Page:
Sole Proprietorship (Self-Employment)

Catherine Yeulet / iStock / Thinkstock

Where one person decides to set up a business, there are not many options about the legal structure to use. There are really only two: a sole proprietorship or a business corporation, also called a company.

The sole proprietorship is a very simple legal structure that is inexpensive to set up and operate. This makes it a very attractive option for self-employed workers in Québec.

In this article, Éducaloi explains the advantages and disadvantages of a sole proprietorship as the legal structure for a person starting business alone.

Definition of Sole Proprietorship

As the name suggests, a sole proprietorship is a business operated by one person working alone. This person is often called a "self-employed worker" or an "independent operator"

The self-employed worker and the sole proprietorship are one and the same. In other words, this worker operates the business and the business is the product of this worker's labour.

But because we can't say that the self-employed person is the legal structure, we say that this person is running a business with only one owner  - him or herself. And we call this business structure with one owner a "sole proprietorship".  

Self-employed workers can carry on their activities in various ways. Here are some examples:

  • act as a consultant or freelancer for one or more clients
  • open their own offices  to practice their professions (a lawyer, for example)
  • work on commission (door-to-door selling for example)  
  • operate a business from home
  • work part-time, full-time or on specific projects

So if a person runs a sole proprietorship, we say that they work for themselves. They are not under anyone else's authority and have maximum freedom in managing their  affairs and doing their work.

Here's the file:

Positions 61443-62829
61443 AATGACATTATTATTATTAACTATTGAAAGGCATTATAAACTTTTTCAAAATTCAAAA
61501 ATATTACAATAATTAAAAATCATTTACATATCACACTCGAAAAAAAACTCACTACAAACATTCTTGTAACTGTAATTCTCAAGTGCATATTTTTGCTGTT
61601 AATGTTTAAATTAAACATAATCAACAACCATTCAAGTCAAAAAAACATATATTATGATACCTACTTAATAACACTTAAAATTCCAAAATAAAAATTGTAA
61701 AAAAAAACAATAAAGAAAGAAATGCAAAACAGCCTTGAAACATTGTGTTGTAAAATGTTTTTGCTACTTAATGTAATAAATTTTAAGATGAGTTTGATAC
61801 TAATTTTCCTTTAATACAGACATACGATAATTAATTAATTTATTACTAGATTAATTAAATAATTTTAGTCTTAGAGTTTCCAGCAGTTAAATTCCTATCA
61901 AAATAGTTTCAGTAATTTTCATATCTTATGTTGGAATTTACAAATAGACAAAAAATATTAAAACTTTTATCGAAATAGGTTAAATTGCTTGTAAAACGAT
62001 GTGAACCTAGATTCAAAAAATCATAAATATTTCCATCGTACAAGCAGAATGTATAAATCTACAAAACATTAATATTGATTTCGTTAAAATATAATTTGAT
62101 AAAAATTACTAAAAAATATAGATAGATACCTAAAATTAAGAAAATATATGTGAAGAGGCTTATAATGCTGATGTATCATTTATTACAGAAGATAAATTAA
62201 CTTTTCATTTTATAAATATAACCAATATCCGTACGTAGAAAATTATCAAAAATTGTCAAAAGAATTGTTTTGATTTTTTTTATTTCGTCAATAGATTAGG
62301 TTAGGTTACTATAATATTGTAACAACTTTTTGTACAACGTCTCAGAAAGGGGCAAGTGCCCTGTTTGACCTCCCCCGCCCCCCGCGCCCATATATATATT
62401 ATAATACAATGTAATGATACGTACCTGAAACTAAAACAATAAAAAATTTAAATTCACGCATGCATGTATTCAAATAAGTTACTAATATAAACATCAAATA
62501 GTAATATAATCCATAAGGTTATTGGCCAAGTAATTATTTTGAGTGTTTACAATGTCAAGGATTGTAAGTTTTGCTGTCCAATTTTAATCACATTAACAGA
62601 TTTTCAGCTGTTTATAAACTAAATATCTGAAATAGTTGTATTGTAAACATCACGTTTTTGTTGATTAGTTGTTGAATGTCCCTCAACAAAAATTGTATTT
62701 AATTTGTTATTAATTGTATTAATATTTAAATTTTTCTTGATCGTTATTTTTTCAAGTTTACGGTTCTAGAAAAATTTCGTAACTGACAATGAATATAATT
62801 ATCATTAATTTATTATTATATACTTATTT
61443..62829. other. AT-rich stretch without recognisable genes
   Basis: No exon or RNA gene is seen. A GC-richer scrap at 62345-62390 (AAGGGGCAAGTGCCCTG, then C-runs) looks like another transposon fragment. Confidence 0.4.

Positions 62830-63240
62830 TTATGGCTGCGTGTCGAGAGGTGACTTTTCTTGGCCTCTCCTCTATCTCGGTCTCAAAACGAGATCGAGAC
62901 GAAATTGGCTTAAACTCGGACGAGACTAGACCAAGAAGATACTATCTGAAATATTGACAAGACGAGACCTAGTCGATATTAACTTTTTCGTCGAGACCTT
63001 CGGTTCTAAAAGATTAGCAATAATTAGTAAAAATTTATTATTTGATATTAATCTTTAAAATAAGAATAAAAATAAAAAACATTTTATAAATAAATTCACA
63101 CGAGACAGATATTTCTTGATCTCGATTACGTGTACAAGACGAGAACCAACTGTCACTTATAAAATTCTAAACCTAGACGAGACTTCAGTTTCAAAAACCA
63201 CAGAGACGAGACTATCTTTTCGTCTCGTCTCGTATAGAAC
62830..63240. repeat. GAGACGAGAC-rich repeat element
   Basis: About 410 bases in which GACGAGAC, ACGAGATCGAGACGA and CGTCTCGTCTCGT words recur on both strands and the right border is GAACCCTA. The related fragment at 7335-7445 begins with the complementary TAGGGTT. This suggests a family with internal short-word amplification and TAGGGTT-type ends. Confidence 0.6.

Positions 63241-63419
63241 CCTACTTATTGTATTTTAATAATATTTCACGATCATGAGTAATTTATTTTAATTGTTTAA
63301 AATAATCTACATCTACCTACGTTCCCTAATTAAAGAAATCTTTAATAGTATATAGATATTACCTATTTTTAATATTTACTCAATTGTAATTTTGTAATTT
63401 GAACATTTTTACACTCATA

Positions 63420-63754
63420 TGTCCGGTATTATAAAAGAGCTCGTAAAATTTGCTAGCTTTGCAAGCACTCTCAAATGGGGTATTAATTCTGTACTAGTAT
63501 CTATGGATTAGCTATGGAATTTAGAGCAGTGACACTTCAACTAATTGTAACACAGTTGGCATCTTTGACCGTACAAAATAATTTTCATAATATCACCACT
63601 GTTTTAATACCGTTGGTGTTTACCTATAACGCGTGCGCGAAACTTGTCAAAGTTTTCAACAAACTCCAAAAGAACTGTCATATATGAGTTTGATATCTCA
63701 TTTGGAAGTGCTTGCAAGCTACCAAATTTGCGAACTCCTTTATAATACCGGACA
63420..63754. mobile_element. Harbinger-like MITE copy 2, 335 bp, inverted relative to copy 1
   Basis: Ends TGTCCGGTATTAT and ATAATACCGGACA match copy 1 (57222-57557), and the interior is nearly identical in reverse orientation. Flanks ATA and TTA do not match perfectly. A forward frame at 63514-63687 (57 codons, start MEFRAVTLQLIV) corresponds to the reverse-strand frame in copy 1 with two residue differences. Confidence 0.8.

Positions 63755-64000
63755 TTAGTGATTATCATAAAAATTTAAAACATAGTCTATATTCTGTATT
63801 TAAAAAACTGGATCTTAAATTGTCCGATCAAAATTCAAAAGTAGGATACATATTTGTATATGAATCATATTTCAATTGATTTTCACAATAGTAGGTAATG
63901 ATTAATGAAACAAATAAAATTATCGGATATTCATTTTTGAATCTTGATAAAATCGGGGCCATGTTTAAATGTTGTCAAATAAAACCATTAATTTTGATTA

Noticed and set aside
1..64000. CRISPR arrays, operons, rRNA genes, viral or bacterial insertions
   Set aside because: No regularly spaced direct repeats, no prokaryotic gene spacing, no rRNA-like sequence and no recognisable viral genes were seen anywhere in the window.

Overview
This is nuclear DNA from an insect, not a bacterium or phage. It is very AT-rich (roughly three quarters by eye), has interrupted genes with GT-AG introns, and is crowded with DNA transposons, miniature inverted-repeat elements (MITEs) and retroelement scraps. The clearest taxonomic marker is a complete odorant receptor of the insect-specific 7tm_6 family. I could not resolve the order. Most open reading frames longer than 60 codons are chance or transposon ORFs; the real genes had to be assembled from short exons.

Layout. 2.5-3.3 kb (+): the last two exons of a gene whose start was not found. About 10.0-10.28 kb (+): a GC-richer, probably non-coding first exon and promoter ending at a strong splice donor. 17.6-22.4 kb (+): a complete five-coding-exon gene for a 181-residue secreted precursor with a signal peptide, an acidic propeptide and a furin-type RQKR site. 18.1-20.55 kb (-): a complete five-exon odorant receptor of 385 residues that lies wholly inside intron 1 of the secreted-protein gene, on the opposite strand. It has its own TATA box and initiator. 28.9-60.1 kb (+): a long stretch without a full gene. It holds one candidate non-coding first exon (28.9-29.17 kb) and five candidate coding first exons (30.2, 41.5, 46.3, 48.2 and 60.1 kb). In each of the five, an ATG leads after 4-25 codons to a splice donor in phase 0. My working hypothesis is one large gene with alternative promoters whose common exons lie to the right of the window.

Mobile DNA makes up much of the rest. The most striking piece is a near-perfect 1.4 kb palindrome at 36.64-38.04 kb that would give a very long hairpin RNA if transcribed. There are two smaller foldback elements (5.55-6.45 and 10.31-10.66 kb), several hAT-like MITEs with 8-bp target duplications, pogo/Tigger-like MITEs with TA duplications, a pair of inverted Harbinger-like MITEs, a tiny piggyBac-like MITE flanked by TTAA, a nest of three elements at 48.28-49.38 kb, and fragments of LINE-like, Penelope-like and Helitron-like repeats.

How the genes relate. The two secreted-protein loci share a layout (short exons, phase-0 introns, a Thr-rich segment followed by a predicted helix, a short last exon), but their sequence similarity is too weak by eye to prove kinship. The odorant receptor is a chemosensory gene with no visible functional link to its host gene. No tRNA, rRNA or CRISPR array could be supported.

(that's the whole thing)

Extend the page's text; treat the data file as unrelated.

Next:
Also, because they are the sole owner of their businesses, they earn all the profits of that business and must absorb all the losses, if there are any.

Careful! Sometimes it is hard to tell the difference between self-employed workers and employees.

Advantages of Sole Proprietorship

Being your Own Boss

  • Self-employed workers work for themselves. They offer their services or products to clients with whom they can sign service contracts. They can also hire employees to help perform their contracts. They then become the person in charge of the business.

 Low Start-up and Operating Costs

  • A sole proprietorship is the least expensive legal structure to create and operate (low government fees, minimal lawyers', notaries' or accounting fees, etc.).

Simple Operation

  • A sole proprietorship is the simplest legal structure to set up for doing business. Also, because business owners operate their businesses alone, they can run it as they see fit.
  • Subject to few exceptions, people who operate a sole proprietorship under their family names and first names are not required to register their businesses in the Registre des entrerpises (register of businesses). This means that they do not have to follow all the rules involved in registering (filing an initial declaration, name search and name reservation, updating declaration, etc.).
  • A "small supplier" - a self-employed person whose total billings in a year for sales and services is $30,000 or less - is not required to register with the tax authorities for the purposes of collecting and paying sales tax (GST and QST). The finances of the business are therefore much simpler to manage.

 Certain Tax Advantages

  • From a tax point of view, self-employed people are entitled to certain advantages because the money the business makes is seen as personal income. This means that they are entitled to the tax credits reserved for individuals. For example, individuals can get a tax credit based on the "basic personal amount" set by the government. This amount gives individuals a credit to reduce income taxes owed to the government.